A BROKEN POLITICAL SYSTEM? January 21, 2010Posted by wmmbb in Australian Politics.
If we found that our parliaments do not represent public opinion and members of parliament do not represent the people who vote for them,would we then conclude that the system was broken, especially when parliament is controlled by the executive.
In other words, members of parliament are unconsciousable, as are many of the laws that are passed, especially as subsidiary legislation. Decisions have been made to go to war, with the implicit violence, murder and human cruelty that implies but without a free vote on the question but rather a complicit vote that makes consent subject to pre-selection.
In a representative democratic system it is generally supposed that political parties are necessary to engage in interest aggregation and all the other things that political science suggests are necessary to make the system work. As electorates steadily increase in populations – they now average at the federal level around 90,000 to 100,000 – the sense of locality and immediacy is lost as the need for mass communications increases, with increased emphasis on the branding of the party and especially the leader. There are two consequences: executive control is re-enforced and parties become more dependent on corporate financing, and perhaps more subject to influence of special interest groups and lobbyists, and thus less influenced by public opinion.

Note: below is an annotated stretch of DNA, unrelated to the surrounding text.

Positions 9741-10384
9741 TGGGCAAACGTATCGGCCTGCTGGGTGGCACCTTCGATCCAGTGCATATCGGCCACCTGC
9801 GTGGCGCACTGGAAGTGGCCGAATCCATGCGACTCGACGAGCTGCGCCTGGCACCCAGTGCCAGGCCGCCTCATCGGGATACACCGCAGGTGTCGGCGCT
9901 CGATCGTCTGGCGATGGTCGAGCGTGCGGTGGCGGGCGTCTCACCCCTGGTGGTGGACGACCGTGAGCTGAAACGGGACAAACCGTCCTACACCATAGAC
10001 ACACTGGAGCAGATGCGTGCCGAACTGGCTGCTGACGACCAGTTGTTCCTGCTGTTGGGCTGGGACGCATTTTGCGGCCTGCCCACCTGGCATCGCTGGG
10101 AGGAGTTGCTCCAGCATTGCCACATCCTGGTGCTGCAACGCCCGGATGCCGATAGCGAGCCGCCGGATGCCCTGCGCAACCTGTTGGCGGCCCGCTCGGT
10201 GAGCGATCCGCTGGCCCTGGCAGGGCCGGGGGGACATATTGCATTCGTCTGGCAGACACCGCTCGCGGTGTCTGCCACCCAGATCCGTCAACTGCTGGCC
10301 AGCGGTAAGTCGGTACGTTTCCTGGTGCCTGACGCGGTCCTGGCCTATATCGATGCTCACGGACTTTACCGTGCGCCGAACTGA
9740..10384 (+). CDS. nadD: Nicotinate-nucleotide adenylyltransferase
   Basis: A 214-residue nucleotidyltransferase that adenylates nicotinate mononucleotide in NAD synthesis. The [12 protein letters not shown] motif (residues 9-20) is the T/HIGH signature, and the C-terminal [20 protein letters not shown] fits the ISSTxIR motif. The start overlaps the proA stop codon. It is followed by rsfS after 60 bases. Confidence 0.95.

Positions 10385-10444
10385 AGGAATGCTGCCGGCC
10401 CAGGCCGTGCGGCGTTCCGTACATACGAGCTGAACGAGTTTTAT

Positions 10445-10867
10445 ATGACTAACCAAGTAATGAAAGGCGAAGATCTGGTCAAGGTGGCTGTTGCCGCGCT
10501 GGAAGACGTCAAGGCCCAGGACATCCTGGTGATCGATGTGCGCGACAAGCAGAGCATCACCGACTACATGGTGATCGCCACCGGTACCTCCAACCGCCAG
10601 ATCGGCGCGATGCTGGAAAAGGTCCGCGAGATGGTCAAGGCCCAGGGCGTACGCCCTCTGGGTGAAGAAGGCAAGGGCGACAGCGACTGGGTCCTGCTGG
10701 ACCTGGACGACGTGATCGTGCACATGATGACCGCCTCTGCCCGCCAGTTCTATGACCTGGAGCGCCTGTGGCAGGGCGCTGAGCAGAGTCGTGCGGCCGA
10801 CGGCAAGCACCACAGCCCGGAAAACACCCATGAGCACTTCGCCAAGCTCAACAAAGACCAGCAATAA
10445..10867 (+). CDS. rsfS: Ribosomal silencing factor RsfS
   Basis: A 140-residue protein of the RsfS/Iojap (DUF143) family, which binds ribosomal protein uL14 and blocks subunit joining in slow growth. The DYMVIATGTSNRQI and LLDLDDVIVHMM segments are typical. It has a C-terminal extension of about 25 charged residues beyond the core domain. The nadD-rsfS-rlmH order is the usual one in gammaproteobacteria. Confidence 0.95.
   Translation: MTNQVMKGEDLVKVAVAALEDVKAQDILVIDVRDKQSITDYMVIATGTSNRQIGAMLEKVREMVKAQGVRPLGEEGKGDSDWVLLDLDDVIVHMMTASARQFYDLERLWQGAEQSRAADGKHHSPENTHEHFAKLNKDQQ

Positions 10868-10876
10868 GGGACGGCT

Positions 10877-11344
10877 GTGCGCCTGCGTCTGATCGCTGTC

So what is to be done? How can democratic institutions be reformed and the civic culture improved?
Gary at Public Opinion comments on the changing of the political guard. I would have thought the issue is particularly stark in NSW with the change of premiers and the exposure of backroom power exerted by the party fractional leaders, who in some cases are more backroom operators, the party power brokers, more than they are politicians, people representing their constituents in a representative democracy.